My attitude toward issues of censorship is straightforward: If anyone wishes to decide for me which arguments, ideas, jokes and art are appropriate to consume, I can only spare them the effort of two words, “fuck you.” And I am egalitarian enough to expect the same treatment to be afforded to society at large.
But far too often those of us who demand these freedoms for ourselves lack the courage to demand it on behalf of others—especially those who most need our solidarity. This regularly means that what is often called the “developing world,” and its resulting cultural traditions, are subjected to the bigotry of low expectations, especially regarding the importance of democracy, pluralism, secularism and equality. Freedom of speech, thought and press are not privileges which should be exclusively reserved for fortunate white people.
For example, take two particularly confronting free speech challenges which the West has experienced in recent history.
In late 2005, a Danish mainstream newspaper, ‘Jyllands-Posten,’ published twelve satirical cartoons, each of which caricatured the image of the prophet Muhammad. Over the course of the following year a series of international protests were staged against the cartoons.
Subsequently, a French satirical newspaper going by the name of ‘Charlie Hebdo’ itself published several deliberately contentious caricatures of Muhammad. In early 2015, they were subjected to the deliberate and organised murder of twelve people in an act of revenge on the paper.
In the aftermath of each event, most of the lukewarm cultural commentators tended to overlap with one another. They often said something to the effect of, “while they had the right to draw those cartoons, they really should have chosen not to. After all, the cartoons were just not very funny.”
It is unclear how literally to take this sentiment. Do they mean to suggest that the cartoonists deserved any rough treatment they received because they “had it coming?” Even if that is not the case, it is the kind of phrasing which should invite severe interrogation: who exactly are you defending by calling the cartoons unfunny, and why?
The connecting tissue here is sadly quite understandable. There is a special kind of sensitivity around all issues relating to the West’s imperialist past. (Which can be an especially potent sentiment, given how often this past behaviour is repeated in the West’s present.) And this sensitivity registers all criticism of these historical victims as the manifestation of paternalistic attitudes, or as bigotry in some cases.
To see how quickly the triumphant forces of liberalism become squeamish in the face of the “third world,” take a look at the mainstream response to a recent incident in Cambodia. An Australian filmmaker and journalist named James Ricketson has been facing imprisonment for the crime of criticising the nation’s ex-communist dictator for months now.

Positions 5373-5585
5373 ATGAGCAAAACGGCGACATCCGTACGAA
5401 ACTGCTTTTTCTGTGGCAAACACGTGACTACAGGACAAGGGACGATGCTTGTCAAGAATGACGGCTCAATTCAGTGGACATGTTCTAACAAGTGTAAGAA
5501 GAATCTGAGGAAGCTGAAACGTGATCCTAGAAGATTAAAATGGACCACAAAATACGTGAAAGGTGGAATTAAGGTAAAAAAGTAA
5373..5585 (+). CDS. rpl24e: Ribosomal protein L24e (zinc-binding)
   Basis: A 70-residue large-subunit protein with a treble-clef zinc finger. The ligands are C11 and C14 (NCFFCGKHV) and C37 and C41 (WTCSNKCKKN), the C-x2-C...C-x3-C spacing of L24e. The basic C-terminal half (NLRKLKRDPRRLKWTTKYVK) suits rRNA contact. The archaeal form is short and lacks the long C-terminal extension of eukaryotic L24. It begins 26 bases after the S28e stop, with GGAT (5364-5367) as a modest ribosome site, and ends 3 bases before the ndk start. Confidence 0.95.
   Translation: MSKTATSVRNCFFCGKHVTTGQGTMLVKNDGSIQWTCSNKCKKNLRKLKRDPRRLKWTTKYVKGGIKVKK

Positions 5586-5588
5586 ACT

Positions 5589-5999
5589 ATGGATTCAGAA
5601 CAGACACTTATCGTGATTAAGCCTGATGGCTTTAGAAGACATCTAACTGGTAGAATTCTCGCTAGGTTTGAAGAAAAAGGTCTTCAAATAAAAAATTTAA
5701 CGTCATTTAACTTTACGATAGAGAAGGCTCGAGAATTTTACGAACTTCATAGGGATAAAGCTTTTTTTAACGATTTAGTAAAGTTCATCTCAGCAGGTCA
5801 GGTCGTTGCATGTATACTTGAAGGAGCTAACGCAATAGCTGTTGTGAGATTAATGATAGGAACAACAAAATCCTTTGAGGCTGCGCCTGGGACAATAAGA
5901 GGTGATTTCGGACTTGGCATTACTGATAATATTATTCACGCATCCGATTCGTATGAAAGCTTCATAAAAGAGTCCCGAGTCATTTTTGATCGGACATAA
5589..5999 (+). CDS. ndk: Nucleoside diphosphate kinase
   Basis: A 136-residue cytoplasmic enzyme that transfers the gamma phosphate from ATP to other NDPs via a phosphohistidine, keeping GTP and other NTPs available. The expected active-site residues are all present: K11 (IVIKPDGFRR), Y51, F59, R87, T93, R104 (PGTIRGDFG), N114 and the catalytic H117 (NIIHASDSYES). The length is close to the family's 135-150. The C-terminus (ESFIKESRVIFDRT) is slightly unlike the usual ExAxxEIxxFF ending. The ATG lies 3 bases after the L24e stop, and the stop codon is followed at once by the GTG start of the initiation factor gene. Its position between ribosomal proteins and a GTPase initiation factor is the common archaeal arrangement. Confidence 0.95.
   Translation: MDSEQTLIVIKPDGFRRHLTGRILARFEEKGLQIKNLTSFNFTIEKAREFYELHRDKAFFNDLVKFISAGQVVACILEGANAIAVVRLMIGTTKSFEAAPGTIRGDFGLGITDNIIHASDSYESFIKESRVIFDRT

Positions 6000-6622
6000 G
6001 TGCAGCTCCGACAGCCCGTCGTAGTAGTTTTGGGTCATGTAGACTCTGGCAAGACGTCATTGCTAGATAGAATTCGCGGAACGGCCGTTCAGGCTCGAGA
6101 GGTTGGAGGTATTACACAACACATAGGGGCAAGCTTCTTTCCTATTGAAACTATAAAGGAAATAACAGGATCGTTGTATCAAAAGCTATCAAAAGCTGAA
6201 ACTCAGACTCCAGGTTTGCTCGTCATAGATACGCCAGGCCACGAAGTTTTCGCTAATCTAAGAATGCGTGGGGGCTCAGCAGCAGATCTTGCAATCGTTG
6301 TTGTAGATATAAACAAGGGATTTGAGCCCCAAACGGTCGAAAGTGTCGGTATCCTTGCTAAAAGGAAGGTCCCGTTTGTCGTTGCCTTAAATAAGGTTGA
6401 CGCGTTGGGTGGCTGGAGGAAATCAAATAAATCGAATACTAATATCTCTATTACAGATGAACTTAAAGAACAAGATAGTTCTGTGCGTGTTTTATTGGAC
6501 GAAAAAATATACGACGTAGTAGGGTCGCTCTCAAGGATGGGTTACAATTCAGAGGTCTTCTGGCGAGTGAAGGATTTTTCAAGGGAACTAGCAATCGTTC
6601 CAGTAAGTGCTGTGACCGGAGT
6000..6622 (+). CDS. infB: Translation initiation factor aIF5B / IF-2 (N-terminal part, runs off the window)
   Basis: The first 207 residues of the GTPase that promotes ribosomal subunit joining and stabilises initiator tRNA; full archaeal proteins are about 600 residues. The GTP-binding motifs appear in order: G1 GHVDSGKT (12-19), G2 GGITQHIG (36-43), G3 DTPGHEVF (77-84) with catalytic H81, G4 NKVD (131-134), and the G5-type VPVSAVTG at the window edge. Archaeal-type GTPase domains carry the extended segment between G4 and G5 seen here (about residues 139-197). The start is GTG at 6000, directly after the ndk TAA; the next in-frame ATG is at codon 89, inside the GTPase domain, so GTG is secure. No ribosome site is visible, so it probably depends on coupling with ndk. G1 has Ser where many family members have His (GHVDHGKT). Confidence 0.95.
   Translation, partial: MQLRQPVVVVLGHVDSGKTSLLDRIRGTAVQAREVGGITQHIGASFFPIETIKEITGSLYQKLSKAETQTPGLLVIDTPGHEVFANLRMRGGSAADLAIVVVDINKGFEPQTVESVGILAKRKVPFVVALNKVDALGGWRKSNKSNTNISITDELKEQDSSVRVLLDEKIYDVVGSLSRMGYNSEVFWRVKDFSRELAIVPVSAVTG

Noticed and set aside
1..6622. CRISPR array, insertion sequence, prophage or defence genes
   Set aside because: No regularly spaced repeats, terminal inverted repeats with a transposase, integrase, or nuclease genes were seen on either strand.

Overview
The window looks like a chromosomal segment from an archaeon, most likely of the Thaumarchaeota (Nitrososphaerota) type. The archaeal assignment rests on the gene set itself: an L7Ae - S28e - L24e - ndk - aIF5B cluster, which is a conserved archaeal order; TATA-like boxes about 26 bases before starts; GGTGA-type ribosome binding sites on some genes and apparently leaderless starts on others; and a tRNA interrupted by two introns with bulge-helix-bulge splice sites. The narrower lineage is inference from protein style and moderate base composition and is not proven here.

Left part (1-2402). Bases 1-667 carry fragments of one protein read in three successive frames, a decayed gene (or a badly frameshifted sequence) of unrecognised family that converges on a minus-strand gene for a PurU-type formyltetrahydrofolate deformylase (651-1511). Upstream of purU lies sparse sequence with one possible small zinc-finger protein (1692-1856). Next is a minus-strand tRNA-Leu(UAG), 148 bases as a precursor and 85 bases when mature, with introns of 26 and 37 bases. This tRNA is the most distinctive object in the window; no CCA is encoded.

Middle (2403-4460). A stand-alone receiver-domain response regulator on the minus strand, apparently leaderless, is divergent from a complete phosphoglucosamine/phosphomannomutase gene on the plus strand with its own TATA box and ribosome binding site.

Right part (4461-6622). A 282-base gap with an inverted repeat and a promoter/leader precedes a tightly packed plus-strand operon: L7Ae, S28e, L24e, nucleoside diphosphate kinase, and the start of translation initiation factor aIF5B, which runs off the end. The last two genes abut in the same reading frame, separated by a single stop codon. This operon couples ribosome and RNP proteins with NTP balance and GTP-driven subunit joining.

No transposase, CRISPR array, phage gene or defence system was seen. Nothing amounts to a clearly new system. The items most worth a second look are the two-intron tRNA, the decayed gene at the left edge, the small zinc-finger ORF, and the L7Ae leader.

The trial saw the state employing the furthest totalitarian evolution of the ‘not very funny’ defence, with the judge asking Ricketson “what is your intention? Do you hate Cambodia?” This is the same question always asked of the West when they rebuke tyranny abroad: What is your intention? Why can’t you mind your own business? I will be the first to say that my intentions are none of the government’s damned business.
Cambodia has a history of repressing free speech and the free press that extends beyond incautious foreigners. This is hardly a surprise when you take a look at its wider context. Cambodia, along with the rest of Indochina, suffered through the painful experience of French colonialism for almost a century. Rather than achieving independence, the end of French control saw the area becoming the arena for the largest proxy war of the Cold War—the Vietnam War.
The United States’ bombing campaign inflicted more damage on the modestly sized nation of Cambodia than they had ever inflicted on Nazi Germany. Cambodia’s government has been hostage to repeated coup d’états ever since. And for the largest portion of this chaos, it was ruled by two successive communist regimes, leading to the death of millions. The end of this instability only came when the current ruler, a brute from this communist era, took absolute control and became the unchallenged dictator over the nation.
It is not wrong to lay a lot of the blame for this dreary situation at the feet of the West. The French repressed any attempts at self-determination by the Cambodian people, and the United States’ attempts to repurpose the Indochinese colonies into bulwarks against Soviet expansion only served to brutalise the region, and subsequently enslave it under communist rule. It is hard to dispute that we have left Cambodia worse than we found it for all our attention.
But this is exactly why it is essential to be consistent in our ethical approach to political challenges around the world, especially when they are at least partially our fault. The cynical relativism of installing dictatorial colonialism across the globe in order to jealously guard our own freedom in the West is precisely what has maintained these otherwise unsustainable tyrannies. If you believe in the values which underlay the foundation of liberal democracy, it only becomes increasingly important that you fiercely contest any failure to hold those still under the residual bonds of imperialism to these same moral standards.